Kathryn Farrell in Co-op/Condo Buyers
According to Stephannie Ciantro, a claims manager at Mackoul & Associates, this extension applies to co-ops and condos, but only those “insured who already sent in a claim [that was] denied or paid, or had additional damages or repairs.”
Previous extensions This is how it works: Say your building has damage, and, based on your claim, your insurance company only pays for a portion of the repairs. You can then send in paperwork showing the difference between what your damage actually was and what the insurance company accepted. Or if, after fixing the damage approved by the insurance company, you find that there was even more damage, you can submit paperwork (receipts, canceled checks) showing that your building is entitled to more money.
According to the bulletin from David L. Miller, associate administrator of the Federal Insurance & Mitigation Administration, which manages the National Flood Insurance Program, policyholders have already been granted two extensions to file their paperwork. With this latest extension, they are allowed to submit proof of loss and supporting documents for any additional claims almost two years after sustaining Sandy-related damage.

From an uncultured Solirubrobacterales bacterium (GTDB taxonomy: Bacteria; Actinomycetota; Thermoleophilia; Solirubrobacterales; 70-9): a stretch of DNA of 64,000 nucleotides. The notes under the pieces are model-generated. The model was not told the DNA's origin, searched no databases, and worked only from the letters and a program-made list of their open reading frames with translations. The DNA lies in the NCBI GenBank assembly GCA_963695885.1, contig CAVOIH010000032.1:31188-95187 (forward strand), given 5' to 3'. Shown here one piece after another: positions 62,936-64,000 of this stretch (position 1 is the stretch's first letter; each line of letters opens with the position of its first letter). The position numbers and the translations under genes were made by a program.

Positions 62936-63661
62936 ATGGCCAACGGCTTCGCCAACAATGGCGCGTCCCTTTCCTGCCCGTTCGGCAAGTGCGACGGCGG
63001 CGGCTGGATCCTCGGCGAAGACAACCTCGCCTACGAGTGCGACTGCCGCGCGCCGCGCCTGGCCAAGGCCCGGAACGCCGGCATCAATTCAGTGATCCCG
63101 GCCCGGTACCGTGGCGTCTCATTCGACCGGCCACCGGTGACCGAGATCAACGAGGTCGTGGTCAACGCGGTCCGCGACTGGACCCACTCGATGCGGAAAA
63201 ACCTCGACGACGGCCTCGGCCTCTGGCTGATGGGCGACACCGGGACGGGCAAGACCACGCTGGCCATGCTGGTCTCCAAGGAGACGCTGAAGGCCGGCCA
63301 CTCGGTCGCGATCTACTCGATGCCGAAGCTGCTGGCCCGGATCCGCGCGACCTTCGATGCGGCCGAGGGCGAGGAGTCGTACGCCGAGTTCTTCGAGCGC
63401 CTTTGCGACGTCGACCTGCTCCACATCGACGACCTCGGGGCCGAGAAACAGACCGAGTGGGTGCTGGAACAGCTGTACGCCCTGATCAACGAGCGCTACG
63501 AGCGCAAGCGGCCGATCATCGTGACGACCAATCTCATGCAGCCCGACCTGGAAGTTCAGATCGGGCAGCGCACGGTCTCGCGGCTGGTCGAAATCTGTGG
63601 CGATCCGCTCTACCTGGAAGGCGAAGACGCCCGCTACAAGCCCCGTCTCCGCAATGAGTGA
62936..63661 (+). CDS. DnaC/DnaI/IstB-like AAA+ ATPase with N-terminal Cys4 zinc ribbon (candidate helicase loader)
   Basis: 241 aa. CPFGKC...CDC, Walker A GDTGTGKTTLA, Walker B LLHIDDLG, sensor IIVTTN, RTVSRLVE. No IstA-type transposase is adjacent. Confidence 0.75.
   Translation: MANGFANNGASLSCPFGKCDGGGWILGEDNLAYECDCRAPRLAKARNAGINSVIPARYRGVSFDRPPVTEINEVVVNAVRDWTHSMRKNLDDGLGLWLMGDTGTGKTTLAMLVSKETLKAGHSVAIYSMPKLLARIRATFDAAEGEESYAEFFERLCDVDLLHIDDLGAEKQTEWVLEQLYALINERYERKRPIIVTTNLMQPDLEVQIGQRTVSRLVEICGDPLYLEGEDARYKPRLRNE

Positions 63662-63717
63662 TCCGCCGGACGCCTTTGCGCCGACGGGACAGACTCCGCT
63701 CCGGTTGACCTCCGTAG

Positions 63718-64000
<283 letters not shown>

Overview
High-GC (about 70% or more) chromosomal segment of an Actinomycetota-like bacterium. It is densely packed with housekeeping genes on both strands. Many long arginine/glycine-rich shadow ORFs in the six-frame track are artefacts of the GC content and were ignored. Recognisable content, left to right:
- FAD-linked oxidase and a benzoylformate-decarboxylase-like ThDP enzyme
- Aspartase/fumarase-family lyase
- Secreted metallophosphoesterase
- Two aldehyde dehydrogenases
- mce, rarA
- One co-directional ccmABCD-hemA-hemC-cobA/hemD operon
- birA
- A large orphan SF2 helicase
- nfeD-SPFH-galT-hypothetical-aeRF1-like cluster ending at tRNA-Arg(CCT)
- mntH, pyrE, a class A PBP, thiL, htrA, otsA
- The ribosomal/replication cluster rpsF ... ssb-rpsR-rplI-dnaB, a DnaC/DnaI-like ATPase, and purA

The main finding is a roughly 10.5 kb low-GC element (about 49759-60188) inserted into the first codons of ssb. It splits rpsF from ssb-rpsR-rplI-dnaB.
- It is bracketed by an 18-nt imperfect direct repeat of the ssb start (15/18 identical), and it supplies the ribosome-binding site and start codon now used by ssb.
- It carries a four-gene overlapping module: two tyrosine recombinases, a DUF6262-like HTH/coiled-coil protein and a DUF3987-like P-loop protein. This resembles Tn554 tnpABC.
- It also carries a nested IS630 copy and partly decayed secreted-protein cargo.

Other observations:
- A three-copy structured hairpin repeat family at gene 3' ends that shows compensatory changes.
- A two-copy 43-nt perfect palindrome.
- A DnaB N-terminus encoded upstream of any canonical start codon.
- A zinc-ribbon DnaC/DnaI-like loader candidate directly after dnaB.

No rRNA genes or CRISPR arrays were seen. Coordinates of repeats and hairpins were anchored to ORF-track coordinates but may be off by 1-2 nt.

Take timely action Property owners holding out for even more time should brace themselves, however. According to the memo, this additional six-month extension will enable policyholders to present their claims in a timely manner. Miller cautioned: "FEMA does not anticipate issuing any further extensions of the deadline to submit a proof of loss."
"They most likely won't [extend] it again. It's extremely rare," notes Ciantro.
Policyholders must use a Proof of Loss form (downloadable here) to support the amount they are claiming under their policy; it must then be signed and sworn to, and submitted with supporting documentation. The policy covers structures and any personal property contained within that was damaged or destroyed by floodwaters.
Any policyholder whose Standard Flood Insurance Policy was issued by a Write Your Own program-participating insurance company should contact his or her insurance adjustor or the carrier directly to find out the proper address for submitting the Proof of Loss with supporting documentation.
Photo of Nassau County superstorm aftermath by Andrea Booher for FEMA. Click to enlarge.
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